Board members were ruled out of order and had to be reminded not to address each other Thursday night, but the Richmond County school board's newly adopted code of ethics could reduce all that.
"We need to practice good boardmanship and (Thursday) night was not an example of good boardmanship," board member Ken Echols said Friday. "We're not going to always agree, but we can disagree in a positive way."
The tense discussions preceded the board's approval of the code of ethics, which lays out how board members are expected to conduct themselves.
The policy requires each board member to sign a pledge to abide by the code of ethics.
The board "took a step backwards" Thursday, Mr. Echols said, adding that board members should set aside their personal agendas.
The code of ethics outlines the roles and responsibilities of board members. Some school boards in Georgia have put HOPE scholarships in jeopardy for their students by not adhering to their proper roles. The Southern Association of Colleges of Schools, the accrediting agency of many school systems, including Richmond County, has threatened to revoke accreditation of systems where board members overstep their bounds. School systems must be accredited in order for students to be eligible for the HOPE scholarship.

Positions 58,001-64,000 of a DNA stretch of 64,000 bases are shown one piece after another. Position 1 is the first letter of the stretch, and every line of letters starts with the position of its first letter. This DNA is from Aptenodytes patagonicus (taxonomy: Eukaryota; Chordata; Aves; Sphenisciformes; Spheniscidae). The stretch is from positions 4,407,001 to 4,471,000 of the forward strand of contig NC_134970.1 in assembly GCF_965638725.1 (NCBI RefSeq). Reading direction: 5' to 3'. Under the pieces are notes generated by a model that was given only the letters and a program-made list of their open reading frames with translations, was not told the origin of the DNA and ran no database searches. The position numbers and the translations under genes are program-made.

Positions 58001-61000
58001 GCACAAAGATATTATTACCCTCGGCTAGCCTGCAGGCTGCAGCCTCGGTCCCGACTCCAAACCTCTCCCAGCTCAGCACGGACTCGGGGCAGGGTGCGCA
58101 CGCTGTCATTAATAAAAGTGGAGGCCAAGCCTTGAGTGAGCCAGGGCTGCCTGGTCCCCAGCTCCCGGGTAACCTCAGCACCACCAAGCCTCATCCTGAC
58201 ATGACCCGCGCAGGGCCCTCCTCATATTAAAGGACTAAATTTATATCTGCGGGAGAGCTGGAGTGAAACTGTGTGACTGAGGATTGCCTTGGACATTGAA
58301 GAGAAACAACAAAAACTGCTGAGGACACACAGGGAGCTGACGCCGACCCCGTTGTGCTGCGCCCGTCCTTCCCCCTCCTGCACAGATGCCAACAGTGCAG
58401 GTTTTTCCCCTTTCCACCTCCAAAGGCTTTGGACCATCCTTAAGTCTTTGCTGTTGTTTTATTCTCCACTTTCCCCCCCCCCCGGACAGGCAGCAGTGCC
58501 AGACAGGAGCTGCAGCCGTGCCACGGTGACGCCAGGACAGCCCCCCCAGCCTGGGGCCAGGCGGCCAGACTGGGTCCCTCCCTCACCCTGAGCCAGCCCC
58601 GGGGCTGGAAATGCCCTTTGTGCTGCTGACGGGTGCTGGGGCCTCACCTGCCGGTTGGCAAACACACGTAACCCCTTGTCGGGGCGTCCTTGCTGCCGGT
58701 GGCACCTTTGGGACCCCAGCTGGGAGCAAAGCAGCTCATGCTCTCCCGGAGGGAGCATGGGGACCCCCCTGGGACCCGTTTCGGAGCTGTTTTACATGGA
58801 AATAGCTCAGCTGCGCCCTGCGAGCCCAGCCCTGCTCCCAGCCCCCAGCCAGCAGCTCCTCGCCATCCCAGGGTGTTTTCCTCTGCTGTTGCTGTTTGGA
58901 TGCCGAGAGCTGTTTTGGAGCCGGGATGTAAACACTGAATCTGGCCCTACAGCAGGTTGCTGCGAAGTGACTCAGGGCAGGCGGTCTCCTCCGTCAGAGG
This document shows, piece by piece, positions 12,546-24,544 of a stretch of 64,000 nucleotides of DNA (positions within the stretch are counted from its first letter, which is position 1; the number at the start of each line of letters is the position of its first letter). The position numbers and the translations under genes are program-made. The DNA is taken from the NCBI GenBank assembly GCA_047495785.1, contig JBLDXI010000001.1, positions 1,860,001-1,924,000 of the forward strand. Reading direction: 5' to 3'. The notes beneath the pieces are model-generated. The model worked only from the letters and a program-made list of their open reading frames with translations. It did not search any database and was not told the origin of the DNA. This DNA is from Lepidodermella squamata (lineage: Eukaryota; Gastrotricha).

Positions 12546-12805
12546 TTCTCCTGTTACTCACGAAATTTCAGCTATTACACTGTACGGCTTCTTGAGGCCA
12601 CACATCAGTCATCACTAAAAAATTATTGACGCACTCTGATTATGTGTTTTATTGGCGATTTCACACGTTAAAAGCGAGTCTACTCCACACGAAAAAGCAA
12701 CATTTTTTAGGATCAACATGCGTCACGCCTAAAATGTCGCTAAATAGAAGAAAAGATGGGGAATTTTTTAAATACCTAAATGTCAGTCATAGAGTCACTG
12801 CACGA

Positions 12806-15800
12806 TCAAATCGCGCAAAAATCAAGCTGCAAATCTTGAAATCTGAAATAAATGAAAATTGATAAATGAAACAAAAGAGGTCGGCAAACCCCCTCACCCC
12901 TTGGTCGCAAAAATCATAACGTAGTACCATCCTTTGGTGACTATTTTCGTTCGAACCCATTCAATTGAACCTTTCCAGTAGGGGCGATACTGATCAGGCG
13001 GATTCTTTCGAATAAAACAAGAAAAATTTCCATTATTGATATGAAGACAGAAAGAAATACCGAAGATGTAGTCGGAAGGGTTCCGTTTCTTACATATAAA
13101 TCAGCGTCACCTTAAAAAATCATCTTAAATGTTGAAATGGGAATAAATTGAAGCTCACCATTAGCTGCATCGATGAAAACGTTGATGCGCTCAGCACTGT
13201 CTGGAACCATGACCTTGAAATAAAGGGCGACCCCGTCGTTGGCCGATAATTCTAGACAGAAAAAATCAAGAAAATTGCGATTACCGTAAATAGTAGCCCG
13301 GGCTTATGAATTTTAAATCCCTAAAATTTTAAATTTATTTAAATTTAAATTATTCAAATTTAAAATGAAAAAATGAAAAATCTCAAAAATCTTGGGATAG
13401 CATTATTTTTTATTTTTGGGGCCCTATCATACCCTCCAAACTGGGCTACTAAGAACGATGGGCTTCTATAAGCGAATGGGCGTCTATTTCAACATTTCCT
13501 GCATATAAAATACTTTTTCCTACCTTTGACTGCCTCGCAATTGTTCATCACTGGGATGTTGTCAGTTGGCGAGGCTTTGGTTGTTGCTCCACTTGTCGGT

In other business, the board agreed to sell its Lake Forest Elementary School property to Morris Real Estate Holdings, LLC for $2.1 million. The school system will spend about $500,000 for asbestos abatement at the property as part of the deal.
In the future, how the school board sells surplus land such as this could change. A policy was drafted that would move the system away from handling the sales through a "gentleman's agreement."
The policy, which was presented Thursday for the board to consider at its next meeting, would permit school officials to go through a bidding process for appropriate property sales, rather than only using the first come, first served approach of selling land as it does now.
Board President Marion Barnes said he was concerned that not everyone in the public knew when surplus property was being sold, adding that it was only fair to put land out to bid.
"I think that will keep the suspicion of improprieties away from our staff and from our board," he said.
The policy would also require that all surplus land be advertised in the local media and area developers be contacted.
Reach Greg Gelpi at (706) 828-3851 or email@example.com.